Some people find it difficult to accept Drumm's reverence for metal. Again, there is a resistance to the idea that a deft and furious intelligence inhabits these sorts of sound constructions, that there's more behind it than just a simple beating. Drumm himself has been totally up-front about his love for Iron Maiden and if you look at the amazing inner photo adorning "Imperial Distortion" you see walls of black metal vinyl and a Deicide flag hanging against the wall-it's obvious where Drumm's aesthetic has its roots. And if black metal, at its most base level, is about rebellion, exclusivity, intensity and personal inquest, then there are few records that capture that mission better than "Impish Tyrant." All of the criteria are met, just in a different way. It's easy to make an assaulting noise record. It's easy to make sounds that are harsh to listen to. To actually imbue those sounds with a mood and a philosophy is much harder, and to do so with such a masterful touch while still giving your audience a wink and a nod-as well as an acknowledgment of their intelligence-is almost unheard of. On this record Drumm accomplishes all those things and again demonstrates why he's the unchallenged master of modern noise. Highest possible recommendation.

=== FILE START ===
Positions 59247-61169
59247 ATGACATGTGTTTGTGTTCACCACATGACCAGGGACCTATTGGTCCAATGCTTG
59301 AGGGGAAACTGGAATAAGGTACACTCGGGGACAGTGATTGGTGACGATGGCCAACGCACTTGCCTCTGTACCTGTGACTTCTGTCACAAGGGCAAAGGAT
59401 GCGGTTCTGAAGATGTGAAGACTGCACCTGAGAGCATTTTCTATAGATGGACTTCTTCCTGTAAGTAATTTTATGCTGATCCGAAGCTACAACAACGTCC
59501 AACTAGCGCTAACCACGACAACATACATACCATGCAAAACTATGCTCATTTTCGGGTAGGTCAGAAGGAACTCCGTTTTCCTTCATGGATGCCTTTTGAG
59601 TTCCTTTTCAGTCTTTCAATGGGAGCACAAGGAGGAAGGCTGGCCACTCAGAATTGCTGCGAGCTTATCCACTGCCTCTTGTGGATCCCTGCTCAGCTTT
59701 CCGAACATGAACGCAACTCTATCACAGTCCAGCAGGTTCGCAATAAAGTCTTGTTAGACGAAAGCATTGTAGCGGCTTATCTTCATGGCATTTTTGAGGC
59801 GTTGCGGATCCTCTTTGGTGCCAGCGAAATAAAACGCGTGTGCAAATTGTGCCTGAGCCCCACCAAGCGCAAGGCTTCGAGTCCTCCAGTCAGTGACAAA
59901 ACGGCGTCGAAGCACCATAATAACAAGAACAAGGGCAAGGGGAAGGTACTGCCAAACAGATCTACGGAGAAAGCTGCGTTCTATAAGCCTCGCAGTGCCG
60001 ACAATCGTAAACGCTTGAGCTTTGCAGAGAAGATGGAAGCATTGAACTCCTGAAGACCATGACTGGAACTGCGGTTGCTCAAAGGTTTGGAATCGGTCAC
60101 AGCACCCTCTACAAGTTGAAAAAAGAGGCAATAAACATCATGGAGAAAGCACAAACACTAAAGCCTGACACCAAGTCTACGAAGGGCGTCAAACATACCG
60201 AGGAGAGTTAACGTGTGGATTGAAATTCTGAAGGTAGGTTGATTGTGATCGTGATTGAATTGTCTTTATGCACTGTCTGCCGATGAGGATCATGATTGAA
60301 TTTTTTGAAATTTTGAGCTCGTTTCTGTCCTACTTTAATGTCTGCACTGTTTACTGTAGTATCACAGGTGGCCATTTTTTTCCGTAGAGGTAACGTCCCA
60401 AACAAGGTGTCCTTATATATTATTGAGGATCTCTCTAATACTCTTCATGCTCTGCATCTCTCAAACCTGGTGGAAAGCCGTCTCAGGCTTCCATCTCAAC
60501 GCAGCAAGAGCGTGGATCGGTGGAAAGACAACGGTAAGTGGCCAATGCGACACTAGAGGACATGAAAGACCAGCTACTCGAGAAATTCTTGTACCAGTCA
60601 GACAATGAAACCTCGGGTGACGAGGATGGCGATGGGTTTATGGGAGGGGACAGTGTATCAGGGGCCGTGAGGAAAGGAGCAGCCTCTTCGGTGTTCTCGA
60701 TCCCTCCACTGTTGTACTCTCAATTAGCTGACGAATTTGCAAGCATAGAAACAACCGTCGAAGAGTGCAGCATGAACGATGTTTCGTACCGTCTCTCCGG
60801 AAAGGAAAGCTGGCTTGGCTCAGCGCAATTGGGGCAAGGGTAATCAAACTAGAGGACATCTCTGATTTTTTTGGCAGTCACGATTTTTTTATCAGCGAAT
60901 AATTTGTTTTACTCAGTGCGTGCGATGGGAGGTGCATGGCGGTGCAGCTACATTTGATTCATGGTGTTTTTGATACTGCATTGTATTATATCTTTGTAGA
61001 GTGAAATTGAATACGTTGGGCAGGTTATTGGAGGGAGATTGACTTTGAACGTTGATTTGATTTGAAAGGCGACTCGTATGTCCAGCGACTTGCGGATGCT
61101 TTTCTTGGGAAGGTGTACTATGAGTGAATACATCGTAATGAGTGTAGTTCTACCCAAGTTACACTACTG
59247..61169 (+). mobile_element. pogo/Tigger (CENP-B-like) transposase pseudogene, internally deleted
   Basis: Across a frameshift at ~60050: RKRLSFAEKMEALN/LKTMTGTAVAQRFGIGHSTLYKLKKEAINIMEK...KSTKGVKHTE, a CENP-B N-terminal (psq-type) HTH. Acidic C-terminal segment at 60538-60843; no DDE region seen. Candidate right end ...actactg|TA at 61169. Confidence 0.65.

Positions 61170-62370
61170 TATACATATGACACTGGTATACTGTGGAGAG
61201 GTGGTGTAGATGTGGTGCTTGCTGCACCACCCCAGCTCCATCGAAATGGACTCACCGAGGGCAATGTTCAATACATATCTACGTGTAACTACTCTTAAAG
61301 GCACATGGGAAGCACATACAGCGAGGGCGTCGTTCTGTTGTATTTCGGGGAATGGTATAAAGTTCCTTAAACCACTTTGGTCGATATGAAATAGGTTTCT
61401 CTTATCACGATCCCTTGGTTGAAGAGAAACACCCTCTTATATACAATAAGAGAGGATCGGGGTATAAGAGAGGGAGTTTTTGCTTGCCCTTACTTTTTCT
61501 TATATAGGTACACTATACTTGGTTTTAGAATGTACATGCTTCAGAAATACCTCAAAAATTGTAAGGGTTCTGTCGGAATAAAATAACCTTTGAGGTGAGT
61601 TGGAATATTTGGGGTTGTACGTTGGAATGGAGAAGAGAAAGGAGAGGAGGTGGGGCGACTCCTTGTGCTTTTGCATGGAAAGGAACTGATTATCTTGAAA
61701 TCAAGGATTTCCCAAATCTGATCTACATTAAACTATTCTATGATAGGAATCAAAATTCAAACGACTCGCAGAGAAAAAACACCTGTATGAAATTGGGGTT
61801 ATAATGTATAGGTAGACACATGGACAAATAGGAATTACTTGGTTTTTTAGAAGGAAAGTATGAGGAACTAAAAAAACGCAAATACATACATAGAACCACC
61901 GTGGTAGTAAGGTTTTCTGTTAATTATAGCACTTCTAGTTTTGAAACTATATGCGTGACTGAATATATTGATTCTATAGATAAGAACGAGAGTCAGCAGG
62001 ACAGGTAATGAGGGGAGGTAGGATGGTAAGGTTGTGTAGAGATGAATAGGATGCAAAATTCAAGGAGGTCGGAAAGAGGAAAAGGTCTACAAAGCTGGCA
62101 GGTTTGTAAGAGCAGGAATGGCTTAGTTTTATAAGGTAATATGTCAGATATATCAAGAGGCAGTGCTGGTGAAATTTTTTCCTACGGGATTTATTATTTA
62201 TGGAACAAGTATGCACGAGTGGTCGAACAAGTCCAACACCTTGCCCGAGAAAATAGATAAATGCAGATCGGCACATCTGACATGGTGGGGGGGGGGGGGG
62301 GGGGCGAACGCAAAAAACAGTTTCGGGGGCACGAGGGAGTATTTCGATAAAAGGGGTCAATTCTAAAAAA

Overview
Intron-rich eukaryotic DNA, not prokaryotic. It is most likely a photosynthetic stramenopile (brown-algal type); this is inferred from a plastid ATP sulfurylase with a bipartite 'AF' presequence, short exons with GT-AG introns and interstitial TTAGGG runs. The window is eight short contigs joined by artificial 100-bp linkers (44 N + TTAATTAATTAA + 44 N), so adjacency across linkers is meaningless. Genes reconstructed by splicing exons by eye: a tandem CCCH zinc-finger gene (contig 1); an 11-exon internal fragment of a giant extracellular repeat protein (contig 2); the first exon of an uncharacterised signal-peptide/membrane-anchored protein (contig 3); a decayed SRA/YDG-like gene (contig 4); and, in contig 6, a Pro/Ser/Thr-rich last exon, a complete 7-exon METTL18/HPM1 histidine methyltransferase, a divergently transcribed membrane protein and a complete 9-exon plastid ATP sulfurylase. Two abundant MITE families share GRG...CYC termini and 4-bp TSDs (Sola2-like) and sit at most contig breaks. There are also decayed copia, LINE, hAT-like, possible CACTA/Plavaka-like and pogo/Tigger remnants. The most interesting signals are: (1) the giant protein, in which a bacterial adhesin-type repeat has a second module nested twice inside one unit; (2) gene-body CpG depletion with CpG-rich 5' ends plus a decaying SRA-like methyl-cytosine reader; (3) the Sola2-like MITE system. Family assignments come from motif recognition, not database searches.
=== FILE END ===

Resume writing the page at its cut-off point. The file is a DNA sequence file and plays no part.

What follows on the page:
Thursday, April 8, 2010
KEVIN DRUMM "IMPISH TYRANT" (Dagda Hammer)
Short and brutish blast of assaulting, ultra-harsh sound vomit from the master. Originally released as a super limited cassette years ago Drumm has reissued this slab on his own Dagda Hammer imprint for the express purpose of rebludgeoning the ambient -loving masses, lest they forget the true spirit of black metal that haunts all of Drumm's work. Of all his recordings "Impish Tyrant" comes closest to matching the unparalleled noise majesty of "Sheer Hellish Miasma"; this one is far more spastic and nervous in nature but it is no less confrontational. Guitar is the obvious source here, as you can actually hear Drumm manipulating and laying waste to the strings, bending and scratching and tremolo picking them until they're reduced to a bloody, rubbery heap of twang. This is the sound of pure live electricity, like a downed wire spitting sparks as it dances across a street full of puddles, inching ever closer to total waste and utter obliteration. There is nothing even approaching a drone here-there are sounds akin to being in the eye of a tornado, all wrapped in dust and horror and screaming for a sort of relief that won't come-and while the intensity, especially towards the end, does produce a lulling and hypnotic effect there is never a moment where you feel like you aren't being rendered into some lesser form by the sheer physicality of the music. This is just another example of Drumm at his peak, making it seem so fucking effortless and second-nature.